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by Ray Alexander
Famoso Raceway, Bakersfield, CA December 14, 2013
This was another event billed as “American muscle against imports.” The Chrysler LX Hemi cars have engines made in Mexico, transmissions designed and made in Germany, and if it came with clutch-driven half shafts the differential was made in Germany; it was assembled in Canada, and we refer to it as an American car. At some time we need to get over this “made in” stuff and realize a vehicle is a composite of parts made all over the world, specified by a group of engineers who want to enhance the product; while they may have great disagreements amongst themselves, they present a united front against the beancounters. I have never worked where the engineers won, but it appears that European engineers are getting some concessions.
There are three old guys that are proud to represent Spankin Time; Bill Scharing with an SRT8 Challenger, David Lloyd SRT8 Charger and Ray Alexander SRT8 Charger. These three old guys are not ready to look for Hemi powered wheelchairs just yet. Their combined age is 213 and the combined speed is 398 mph. Don’t turn your back and do not attempt to look up our sleeves.
Spankin Time specializes in making power. They have a lot of Kenne Bell (KB) superchargers installed making big power. If you can get it past your beancounter they will supercharge your lawnmower. Adam Montague owns Spankin Time and has drag raced for several years. He is also the sponsor of this event.
I stopped at the shop on my way to Bakersfield. Adam was working on a black SRT8 Charger. He said, “This car is owned by another of you old guys.”
Adam is not content with anything as is. The KB appears to have a huge throttle body, but Adam believes that one screw is starved for air. He fabricated an impressive air turnaround for the KB on this car. The car is owned by David Lloyd and will be at Famoso tomorrow.
Let’s go racin’.
Tech Inspection was what it was; they complained that I had no blow down tube. It didn’t do them any good. I was told that I didn’t need one because the nitrous bottle has a hard partition between it and the passenger compartment. I have a blow down tube at home, but the tops of the bottles need to be changed to accommodate the tube. If I ever get both bottles empty at the same time I might make the change. Other tracks have complained with the same results.
The Spankin Time team has Mopars and Mustangs both putting down rear-wheel horsepower between 750 and 1,000. I wanted my first race to be against Bryce, but as the lines fed out I was racing against Bill Scharing in his Challenger. I had no chance of beating either of them. Bill ran the fastest of any Mopar for the day at 9.976 seconds and 139.79 mph.
As the day progressed it became obvious that people preferred to race against cars they were familiar with. It also became obvious that there were first time racers here, that was a wonderful thing. With a small number of competitors, your learning experience is easily absorbed and tolerated.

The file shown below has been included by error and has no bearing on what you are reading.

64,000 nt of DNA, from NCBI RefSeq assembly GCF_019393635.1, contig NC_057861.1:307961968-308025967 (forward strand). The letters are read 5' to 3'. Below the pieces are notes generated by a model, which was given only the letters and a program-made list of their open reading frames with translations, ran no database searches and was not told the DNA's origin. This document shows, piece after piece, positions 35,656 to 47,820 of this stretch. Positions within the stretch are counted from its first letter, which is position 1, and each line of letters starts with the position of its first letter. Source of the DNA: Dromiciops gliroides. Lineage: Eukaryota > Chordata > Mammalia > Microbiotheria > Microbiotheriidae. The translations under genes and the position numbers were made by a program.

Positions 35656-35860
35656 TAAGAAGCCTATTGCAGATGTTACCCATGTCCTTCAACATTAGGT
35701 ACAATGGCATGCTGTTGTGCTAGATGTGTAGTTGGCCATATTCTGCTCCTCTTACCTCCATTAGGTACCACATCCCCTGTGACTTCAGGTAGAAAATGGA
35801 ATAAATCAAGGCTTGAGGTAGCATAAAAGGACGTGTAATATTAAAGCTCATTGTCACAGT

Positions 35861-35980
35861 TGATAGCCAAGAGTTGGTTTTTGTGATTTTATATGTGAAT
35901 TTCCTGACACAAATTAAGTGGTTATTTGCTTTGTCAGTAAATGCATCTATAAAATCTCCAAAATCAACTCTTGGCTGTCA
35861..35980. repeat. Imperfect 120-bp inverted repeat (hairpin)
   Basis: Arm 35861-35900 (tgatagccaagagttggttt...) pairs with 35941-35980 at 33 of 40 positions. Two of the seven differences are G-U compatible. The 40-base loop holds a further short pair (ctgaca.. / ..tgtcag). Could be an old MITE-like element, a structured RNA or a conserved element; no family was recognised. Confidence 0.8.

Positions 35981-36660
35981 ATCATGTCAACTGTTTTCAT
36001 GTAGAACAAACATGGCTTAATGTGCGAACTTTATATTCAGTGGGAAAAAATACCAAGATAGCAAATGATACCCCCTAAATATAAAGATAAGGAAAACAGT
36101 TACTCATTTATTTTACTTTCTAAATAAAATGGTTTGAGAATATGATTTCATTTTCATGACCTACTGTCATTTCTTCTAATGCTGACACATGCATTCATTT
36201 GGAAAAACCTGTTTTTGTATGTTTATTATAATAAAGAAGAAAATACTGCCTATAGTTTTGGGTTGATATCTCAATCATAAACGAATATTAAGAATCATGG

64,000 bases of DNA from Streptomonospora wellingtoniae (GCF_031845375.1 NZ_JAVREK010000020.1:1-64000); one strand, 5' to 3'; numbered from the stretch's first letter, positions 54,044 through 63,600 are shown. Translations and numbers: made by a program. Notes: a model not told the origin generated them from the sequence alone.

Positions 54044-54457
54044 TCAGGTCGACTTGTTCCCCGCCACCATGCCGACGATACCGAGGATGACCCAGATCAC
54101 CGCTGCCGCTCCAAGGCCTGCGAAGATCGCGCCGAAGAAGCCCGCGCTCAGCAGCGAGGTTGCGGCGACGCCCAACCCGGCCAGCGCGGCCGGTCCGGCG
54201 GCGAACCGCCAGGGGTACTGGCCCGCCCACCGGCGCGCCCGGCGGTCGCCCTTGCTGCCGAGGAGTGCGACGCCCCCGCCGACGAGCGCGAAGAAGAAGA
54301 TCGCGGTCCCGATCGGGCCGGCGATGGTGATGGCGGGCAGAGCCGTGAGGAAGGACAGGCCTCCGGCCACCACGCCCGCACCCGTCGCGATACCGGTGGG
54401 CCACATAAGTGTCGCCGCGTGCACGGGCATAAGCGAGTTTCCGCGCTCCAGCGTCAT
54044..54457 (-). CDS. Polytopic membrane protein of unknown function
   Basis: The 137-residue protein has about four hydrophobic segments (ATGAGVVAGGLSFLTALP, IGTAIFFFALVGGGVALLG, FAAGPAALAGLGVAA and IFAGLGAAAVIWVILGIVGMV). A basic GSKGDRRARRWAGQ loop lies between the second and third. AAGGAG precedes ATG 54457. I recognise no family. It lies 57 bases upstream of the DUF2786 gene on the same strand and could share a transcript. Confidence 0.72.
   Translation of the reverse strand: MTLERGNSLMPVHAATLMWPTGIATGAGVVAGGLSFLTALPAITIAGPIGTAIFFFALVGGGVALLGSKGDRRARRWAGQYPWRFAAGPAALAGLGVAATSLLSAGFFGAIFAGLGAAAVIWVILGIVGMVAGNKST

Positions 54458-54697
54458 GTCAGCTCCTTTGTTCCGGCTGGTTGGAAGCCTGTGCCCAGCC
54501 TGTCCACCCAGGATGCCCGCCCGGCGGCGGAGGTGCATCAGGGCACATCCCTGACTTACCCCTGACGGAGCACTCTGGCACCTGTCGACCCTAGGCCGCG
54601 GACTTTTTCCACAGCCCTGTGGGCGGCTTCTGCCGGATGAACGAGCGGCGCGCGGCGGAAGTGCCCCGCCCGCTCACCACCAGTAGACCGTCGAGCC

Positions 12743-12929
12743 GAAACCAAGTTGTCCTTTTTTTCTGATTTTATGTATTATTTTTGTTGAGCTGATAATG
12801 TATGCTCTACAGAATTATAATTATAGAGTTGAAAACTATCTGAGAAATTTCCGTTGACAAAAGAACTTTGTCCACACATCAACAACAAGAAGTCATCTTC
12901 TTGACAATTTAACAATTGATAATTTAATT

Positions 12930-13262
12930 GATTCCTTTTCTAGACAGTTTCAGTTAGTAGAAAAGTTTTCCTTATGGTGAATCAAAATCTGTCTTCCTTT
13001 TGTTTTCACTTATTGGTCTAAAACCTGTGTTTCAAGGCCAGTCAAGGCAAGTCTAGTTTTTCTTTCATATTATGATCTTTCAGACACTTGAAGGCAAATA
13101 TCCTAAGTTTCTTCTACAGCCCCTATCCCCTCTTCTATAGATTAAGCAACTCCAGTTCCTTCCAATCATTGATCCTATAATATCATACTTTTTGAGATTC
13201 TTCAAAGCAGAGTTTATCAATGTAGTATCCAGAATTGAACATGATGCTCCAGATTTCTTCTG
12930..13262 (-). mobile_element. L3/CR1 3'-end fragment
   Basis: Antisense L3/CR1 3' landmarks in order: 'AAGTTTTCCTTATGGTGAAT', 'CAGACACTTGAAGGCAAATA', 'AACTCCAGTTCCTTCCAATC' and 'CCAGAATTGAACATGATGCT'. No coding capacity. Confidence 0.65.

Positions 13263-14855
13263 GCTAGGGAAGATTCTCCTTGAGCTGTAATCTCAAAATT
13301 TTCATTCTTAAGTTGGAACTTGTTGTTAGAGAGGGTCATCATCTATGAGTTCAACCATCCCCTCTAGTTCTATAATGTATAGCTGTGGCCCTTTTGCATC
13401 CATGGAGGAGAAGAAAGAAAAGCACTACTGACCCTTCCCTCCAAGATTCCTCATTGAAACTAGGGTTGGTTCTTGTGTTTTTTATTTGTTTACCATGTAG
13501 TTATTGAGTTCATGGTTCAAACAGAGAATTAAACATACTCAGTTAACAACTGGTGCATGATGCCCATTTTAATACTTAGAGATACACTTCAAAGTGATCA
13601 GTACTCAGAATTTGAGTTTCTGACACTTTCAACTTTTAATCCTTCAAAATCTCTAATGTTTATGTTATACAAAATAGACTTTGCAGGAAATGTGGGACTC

There is a small tight knit group of people that have been racing together for a couple of years and one guy went to nitrous. He broke a half-shaft on his second run. I know the noise and the hopeless feeling when your car will not move. I spent a lot of time looking for a 1 ¼” socket. I found a 1 ¼” combination wrench, it wouldn’t reach the nut. I found a socket near the end of the day. The owner eventually sold it for a very reasonable price. The group has a blown Dakota pickup, it was the only truck for most of the day. A ’49 Chevy pickup showed late in the day, it was not running the stock six-cylinder engine.
Adam couldn’t get his Challenger ready for this event, so he brought his Mustang. He ran faster than any Mopar and we just don’t want to hear about it.
There hasn’t been a quarter mile track operating in southern California for about a year. Fontana is in the process of reopening. Everyone that I talked to had the best 1320’ time they had ever had. I ran .3 faster than ever.
In the afternoon I ran against a C6 Corvette, it had the same cold air intake that I have on mine. It went carefully around the water trap and stopped. We got the burnout signal. I did mine; he pulled forward then backed into the water trap and burned. Meanwhile my tires were cooling. We were set and the lights came down. At 60’ I was .3 ahead, at 330’ I was 2 seconds ahead. He quit somewhere past the 330’ mark.
Living at the high horsepower address seems to come with some teething problems. Jesse’s Challenger blew a valve cover gasket on the first pass; he claimed all the oil stayed on his motor. A Jeep broke the rear driveshaft and David Lloyd broke his power steering pump.
There were at least two major malfunctions that halted racing for lengthy times. We finished the day running a single lane, the one not covered in oil.
Early in the day the track announcer had advised they would shut down at dusk. In reality they ran until no more cars came to the staging lanes and that was well into dark.
Spankin Time is going to do this again on January 18, 2014.
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